James “J. Dilla” Yancey will always go down as one of the greatest producers to touch an MPC, as seen by the yearly Dilla tributes and the loads of beats he’s contributed to the likes of Common, Busta Rhymes and others. But as Jay Dee, he was nice on the mic as well. Boasting a formidable in-the-pocket flow and a cocksure mic presence, he’s shown his rhyme skills various times throughout his career. Check below for some of Yancey’s rhyme highlights.
Words By William E. Ketchum III
Jay Dee, “Fuck The Police”
On the surface, “Fuck The Police” is armed with head-nodding percussion and a melodic loop. But don’t let the uptempo beat get you distracted: Dilla’s rhymes vent on frustrations with homocidal, drug-dealing boys in blue. It almost seems as if chanting and rhyming here is like laughing to avoid crying.
Standout line: “Who protects me from you? I got niggas that buy techs and weed from you. And all a nigga sees in the news, is cop corruption, niggas gettin’ popped for nothin’.”
Slum Village feat. Jay Dee, “Reunion”
After Dilla left the group to pursue solo efforts and Baatin left because of health reasons, Detroit Deli album featured founding member T3 and new member eLZhi as Slum Village. While “Reunion” was supposed to be the track that brought everyone back together, eLZhi’s final verse sheds light on why that wasn’t in the cards. But that didn’t stop Dilla from setting off the song the right way, and dropping one of his most clever punchlines.
Standout line: “Shouts to…all of my peeps that rep more D then 12 Eminems.”
Slum Village “Get Dis Money”
Stacking paper has always been one of rap’s most reliable topics, and on this heater from Fantastic Vol. 2, Dilla shows his penchant for getting it.
Standout line: “You need to get back like the rebate/And bid, need to step up like the home plate/My man, now what you know about the Great Lakes?/We contemplate on gettin money like a sweepstakes.”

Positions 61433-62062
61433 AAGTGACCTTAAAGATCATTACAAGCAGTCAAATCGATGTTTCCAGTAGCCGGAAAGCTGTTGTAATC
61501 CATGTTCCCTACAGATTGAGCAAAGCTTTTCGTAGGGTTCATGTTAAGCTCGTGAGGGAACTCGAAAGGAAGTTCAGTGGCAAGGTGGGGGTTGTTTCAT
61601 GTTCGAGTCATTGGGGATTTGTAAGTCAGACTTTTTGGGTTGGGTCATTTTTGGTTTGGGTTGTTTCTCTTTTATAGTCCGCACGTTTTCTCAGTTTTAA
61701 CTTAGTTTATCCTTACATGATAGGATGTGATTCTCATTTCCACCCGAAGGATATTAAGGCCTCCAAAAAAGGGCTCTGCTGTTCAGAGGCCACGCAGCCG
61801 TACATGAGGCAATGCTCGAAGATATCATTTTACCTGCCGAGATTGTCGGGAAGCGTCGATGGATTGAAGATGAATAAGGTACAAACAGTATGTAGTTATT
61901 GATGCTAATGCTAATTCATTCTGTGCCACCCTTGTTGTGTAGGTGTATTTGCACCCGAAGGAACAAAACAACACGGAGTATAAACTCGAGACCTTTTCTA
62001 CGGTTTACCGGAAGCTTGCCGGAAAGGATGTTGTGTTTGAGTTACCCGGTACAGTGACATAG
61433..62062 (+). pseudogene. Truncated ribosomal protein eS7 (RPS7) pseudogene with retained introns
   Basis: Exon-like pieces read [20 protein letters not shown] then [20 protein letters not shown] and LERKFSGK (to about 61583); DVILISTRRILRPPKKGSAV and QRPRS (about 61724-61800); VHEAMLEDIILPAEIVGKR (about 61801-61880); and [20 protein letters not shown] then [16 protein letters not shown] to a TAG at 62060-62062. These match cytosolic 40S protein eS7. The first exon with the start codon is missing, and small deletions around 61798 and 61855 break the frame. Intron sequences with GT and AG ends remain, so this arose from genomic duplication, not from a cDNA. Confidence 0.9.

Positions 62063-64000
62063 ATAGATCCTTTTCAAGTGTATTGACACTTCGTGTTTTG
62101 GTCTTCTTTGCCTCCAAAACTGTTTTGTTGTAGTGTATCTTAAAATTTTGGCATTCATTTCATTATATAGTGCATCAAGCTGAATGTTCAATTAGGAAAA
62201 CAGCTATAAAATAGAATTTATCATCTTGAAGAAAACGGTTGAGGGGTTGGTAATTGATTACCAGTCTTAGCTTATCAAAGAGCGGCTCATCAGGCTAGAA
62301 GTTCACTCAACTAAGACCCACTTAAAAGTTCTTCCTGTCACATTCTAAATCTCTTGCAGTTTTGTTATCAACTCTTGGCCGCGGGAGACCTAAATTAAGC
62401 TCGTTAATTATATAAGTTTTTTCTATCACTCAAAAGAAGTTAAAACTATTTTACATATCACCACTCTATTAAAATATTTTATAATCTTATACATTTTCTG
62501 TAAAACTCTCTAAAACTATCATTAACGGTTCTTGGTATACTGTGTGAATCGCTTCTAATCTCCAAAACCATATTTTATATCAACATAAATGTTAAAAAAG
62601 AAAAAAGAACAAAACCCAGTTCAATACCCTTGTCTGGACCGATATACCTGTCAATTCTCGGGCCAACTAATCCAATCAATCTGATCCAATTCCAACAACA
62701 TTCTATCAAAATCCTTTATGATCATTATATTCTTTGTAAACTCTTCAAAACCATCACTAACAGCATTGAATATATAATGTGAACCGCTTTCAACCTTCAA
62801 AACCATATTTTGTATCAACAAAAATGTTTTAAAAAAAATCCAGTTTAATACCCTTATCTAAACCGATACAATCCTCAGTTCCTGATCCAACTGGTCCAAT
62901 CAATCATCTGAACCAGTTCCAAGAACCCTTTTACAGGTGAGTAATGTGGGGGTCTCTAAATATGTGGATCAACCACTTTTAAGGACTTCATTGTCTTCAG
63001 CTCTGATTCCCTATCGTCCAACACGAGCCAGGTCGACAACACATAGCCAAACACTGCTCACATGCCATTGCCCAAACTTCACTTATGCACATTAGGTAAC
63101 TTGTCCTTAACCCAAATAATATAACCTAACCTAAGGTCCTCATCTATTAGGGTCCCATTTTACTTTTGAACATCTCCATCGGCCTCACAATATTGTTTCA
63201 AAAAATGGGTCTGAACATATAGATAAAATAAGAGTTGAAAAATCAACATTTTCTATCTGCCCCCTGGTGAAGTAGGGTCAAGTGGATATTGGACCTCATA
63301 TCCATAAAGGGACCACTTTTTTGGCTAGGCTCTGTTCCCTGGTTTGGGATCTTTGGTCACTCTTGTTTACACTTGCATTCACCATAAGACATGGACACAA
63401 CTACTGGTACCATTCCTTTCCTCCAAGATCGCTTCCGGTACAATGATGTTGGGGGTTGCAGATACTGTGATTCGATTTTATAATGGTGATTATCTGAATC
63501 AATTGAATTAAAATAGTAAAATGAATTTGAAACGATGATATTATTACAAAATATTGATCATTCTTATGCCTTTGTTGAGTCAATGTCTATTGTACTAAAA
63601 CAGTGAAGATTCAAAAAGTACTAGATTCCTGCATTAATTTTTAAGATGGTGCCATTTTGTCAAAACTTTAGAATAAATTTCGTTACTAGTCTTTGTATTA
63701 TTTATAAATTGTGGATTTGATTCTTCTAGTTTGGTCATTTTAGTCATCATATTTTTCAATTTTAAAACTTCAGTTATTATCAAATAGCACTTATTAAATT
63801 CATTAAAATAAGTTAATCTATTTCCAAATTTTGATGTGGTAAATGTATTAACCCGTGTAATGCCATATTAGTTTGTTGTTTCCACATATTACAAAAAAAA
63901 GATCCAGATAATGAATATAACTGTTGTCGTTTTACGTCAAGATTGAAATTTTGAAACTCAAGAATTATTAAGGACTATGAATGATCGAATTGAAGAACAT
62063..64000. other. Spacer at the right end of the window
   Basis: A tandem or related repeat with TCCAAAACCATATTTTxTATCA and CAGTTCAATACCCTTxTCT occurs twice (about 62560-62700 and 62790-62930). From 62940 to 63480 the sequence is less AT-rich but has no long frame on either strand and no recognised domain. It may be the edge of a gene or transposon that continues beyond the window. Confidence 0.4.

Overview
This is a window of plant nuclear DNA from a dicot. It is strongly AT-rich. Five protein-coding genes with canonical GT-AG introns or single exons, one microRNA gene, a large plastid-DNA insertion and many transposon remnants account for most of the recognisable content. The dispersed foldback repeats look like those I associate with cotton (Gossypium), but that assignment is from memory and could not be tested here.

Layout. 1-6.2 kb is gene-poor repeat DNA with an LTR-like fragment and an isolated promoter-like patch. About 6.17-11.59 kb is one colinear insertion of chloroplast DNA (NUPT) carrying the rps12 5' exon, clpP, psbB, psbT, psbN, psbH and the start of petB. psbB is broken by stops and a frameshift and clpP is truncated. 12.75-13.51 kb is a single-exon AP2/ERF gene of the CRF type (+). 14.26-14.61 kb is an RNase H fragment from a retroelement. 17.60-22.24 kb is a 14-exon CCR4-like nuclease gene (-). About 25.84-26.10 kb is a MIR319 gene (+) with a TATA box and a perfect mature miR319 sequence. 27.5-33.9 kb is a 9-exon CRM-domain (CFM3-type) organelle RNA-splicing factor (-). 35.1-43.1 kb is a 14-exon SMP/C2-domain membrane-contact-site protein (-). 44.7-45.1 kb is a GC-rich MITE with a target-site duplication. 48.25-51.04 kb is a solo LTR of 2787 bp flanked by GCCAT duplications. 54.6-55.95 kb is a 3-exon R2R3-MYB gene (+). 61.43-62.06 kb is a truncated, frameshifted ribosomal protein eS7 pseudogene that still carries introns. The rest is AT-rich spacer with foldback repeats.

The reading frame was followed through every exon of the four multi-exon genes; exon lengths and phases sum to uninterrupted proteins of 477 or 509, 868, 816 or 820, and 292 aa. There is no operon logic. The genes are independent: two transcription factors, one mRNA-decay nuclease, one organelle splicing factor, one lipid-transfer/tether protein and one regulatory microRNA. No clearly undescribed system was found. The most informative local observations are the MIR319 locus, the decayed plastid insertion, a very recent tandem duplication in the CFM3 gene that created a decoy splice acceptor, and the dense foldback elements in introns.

Slum Village, “Climax (Girl Shit)”
On this song, Dilla and his fellow SV members each game their way into threesomes with women. Immersing himself into his silky instrumental, his subdued delivery does its job.
Standout line: “You ain’t gotta play hard to get/I know you, I know you like the art of sex/I’m puttin’ down my plan like a architect.”
Common feat. Slum Village, “Thelonious”
In what many proclaim as their favorite verse from him, Dilla’s braggadocious bars and in-the-pocket flow almost supplant Common’s as the song’s best.
Standout line: “I spit fire like Esther on Sanford and Son did/I’m raw dude, more juice than Sunkist.”
Slum Village “Hold Tight (J Dilla Remix)”
Dilla’s verse in the “Hold Tight” remix was short and sweet, but his opening line still stands as one of his best.
Standout line: “You don’t pay attention man/that’s why your money is the size of your attention span.”
Jay Dee “Shake It Down”
In this song from his solo debut Welcome 2 Detroit, Dilla rocked more of his cocky rhymes and observations of his hometown. While there is a quality line or two, this is a song that works because of Dilla’s flow and progression through the verses.
Standout line: “I’m so ill with it, so deal/Dill with it”
Jay Dee feat. Blu, “The Clapper”
On this other selection from Welcome 2 Detroit, Dilla talks about the dangers of flossing without knowing your surroundings.
Standout line: “They’ll see you out in the streets and they peepin you out/Let em catch you slippin and end up with a piece in yo mouth/It ain’t over cause they got the keys to your house/Your weed and your car bout to spend your G’s at the bar.”
Slum Village “Raise It Up”
In another highlight from Fantastic Vol. 2, Jay Dee and his groupmates spit tongue-in-cheek rhymes that modestly say they’re not flossing. As usual, Dilla sets the song off right with his confident rhymes and consistent delivery. A standout line here doesn’t work because of the concept from beginning to end, but a solid verse nonetheless.
J-Dilla “Won’t Do”
On the grand finale to his final album (when he was alive) The Shining, Dilla does exactly what he’s best at: flossing, macking, and flowing. This song doesn’t reinvent the wheel, but with its emotive backdrop and confident rhymes, it perfectly represents what Dilla’s music was all about.
Standout line: “Whole body blingin’ like 3-P-O, nigga/ And when i pull that fucker out, it attracts the gold-diggers”
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